A month after the start of the war between Israel and Hamas, the results obtained by American diplomacy are limited, but its supporters and detractors believe that this is partly by design.
“Every country I have spoken to wants us to play a leading role through our diplomacy to try to obtain progress on all aspects of this crisis,” US Secretary of State Antony Blinken said on Monday during his travel to Turkey.
But leaders of the Arab world, and other countries around the world, are calling for a ceasefire, an idea not supported by Washington which is pushing for “humanitarian pauses” while insisting on the right to Israel to defend itself after the bloody Hamas attack on October 7.
According to Israeli authorities, at least 1,400 people died on the Israeli side, mainly civilians killed on the day of the attack by the Palestinian Islamist movement.
In retaliation, Israel relentlessly shelled the Gaza Strip, under Hamas control. These strikes killed more than 10,000 people including 4,000 children, according to a latest report from the Hamas Ministry of Health.
Israeli Prime Minister Benjamin Netanyahu opposing “humanitarian pauses”, Joe Biden raised Monday during a call with him “the possibility of tactical pauses” of the Israeli army to allow the Palestinian civilian population to flee the fighting .
The United States has also negotiated with Israel the reopening of the Rafah crossing point, which connects the besieged Gaza Strip to Egypt, where 400 trucks of humanitarian aid have passed through in two weeks. Knowing that 500 trucks entered the enclave every day before the war.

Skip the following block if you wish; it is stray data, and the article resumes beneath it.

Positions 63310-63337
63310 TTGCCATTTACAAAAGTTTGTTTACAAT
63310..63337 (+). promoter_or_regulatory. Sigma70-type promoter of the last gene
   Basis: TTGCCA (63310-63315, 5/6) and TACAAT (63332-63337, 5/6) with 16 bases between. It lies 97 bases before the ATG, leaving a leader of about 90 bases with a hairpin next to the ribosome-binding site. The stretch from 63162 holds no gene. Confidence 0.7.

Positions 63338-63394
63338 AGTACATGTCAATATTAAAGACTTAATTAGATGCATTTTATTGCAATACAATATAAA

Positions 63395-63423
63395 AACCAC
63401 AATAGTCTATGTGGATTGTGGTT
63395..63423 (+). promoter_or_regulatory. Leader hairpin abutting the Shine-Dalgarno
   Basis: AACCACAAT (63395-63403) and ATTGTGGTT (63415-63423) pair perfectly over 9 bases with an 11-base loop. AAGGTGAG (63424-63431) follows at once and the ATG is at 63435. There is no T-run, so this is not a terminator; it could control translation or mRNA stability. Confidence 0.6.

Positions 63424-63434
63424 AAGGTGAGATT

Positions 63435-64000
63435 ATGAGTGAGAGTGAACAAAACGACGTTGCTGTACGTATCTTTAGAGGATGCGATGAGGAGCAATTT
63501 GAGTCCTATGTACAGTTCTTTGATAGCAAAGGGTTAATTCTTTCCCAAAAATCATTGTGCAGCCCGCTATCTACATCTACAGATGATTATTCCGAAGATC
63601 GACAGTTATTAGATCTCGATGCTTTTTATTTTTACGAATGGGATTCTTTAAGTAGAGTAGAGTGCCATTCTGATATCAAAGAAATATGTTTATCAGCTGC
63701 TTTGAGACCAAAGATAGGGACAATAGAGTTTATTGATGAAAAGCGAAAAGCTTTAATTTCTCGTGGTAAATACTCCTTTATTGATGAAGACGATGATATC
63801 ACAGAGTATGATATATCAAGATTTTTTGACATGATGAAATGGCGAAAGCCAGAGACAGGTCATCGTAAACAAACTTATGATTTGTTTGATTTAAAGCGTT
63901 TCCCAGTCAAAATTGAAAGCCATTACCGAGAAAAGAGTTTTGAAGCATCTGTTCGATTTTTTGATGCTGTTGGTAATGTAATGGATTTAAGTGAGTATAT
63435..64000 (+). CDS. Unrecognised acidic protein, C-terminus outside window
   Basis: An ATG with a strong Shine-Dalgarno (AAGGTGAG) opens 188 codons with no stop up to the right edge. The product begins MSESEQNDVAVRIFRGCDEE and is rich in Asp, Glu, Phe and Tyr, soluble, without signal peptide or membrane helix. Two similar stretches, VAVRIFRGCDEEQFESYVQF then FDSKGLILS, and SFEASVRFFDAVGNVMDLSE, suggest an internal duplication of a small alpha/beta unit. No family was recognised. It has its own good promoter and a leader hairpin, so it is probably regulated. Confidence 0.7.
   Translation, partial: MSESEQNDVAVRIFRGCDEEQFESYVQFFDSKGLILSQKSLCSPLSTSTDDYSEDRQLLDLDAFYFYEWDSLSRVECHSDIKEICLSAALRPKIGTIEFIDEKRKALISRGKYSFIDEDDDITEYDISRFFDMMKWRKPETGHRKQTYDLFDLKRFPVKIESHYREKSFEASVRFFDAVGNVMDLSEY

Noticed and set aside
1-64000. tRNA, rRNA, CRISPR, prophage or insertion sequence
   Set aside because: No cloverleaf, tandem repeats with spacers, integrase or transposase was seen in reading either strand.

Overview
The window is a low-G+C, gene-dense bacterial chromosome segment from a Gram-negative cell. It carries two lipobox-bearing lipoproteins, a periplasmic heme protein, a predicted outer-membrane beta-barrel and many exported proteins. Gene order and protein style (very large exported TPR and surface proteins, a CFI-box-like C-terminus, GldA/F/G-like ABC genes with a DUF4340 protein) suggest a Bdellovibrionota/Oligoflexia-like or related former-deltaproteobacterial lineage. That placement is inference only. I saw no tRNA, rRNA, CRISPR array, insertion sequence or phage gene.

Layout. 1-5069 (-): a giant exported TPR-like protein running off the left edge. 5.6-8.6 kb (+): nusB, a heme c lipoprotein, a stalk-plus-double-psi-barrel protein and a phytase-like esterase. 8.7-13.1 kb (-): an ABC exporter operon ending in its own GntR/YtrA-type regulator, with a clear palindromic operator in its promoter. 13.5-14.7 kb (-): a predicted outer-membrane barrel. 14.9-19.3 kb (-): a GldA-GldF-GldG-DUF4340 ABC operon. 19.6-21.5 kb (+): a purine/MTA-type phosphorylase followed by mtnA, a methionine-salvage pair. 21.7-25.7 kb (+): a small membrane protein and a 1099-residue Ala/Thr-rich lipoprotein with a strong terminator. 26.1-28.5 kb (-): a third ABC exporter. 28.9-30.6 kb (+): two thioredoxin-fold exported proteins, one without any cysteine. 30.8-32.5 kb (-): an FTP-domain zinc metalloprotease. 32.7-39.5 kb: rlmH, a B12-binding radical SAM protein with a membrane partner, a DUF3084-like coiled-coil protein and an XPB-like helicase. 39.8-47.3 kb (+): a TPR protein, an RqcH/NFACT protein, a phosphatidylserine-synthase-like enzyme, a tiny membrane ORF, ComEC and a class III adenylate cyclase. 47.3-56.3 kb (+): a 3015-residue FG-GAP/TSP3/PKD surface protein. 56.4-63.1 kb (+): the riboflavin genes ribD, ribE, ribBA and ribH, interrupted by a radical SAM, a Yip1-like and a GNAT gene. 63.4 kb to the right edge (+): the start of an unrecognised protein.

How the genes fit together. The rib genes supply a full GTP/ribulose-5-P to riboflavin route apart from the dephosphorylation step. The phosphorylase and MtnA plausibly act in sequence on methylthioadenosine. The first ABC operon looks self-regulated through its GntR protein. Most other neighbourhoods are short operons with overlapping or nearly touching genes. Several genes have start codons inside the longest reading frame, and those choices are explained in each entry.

According to James Jeffrey, a veteran American diplomat and president of the Middle East program at the Wilson Center think tank, Antony Blinken has two objectives in the region: to avoid the widening of the conflict to pro-Iran forces, notably in Lebanon, and to appease the public opinion.
The speech last week by the leader of the pro-Iranian Lebanese Hezbollah, Hassan Nasrallah, who did not sign Lebanon’s full entry into the conflict, was seen by some observers as a way to avoid a confrontation more direct, a positive sign for the Americans.
“I would say Blinken accomplished his goal on this trip,” Mr. Jeffrey said.
The Israeli military response itself constitutes a form of deterrence for Hezbollah and Iran, implying “we will do the same or worse against you” if there is an escalation of conflict.
But Israel’s tactics also complicate America’s second objective.
Blinken wanted to emphasize that “the United States is doing everything to ensure that civilian casualties are spared and is taking the lead in providing humanitarian aid to the residents of Gaza,” according to James Jeffrey.
“But it’s a difficult task because frankly, the Israelis are not as cooperative as they should be,” according to the expert.
“Green light to Israel”
For Palestinian analyst Diana Buttu, it is naive to think that the United States is incapable of making Israel comply with “humanitarian pauses”.
Antony Blinken “is trying to appease Arab countries and the rest of the world while giving the green light to Israel,” according to her.
“To say that the United States does not have a say on the billions of dollars it gives is to minimize the role of Washington,” pointed out Ms. Buttu.
Israel’s primary supporter, the United States has always been criticized by the Arab world but this is not something that American leaders see as irreversible, explained Jon Alterman, expert on the region at the think tank. Center for Strategic and International Studies.
With its offensive against Hamas, Israel “is increasingly distancing itself from its neighbors, and from the rest of the world, but Washington is trying very hard to reduce this gap”, according to him.
“It’s typical of diplomacy. It always takes longer and is more partial than we would like,” he continued.
This article is originally published on arabnews.fr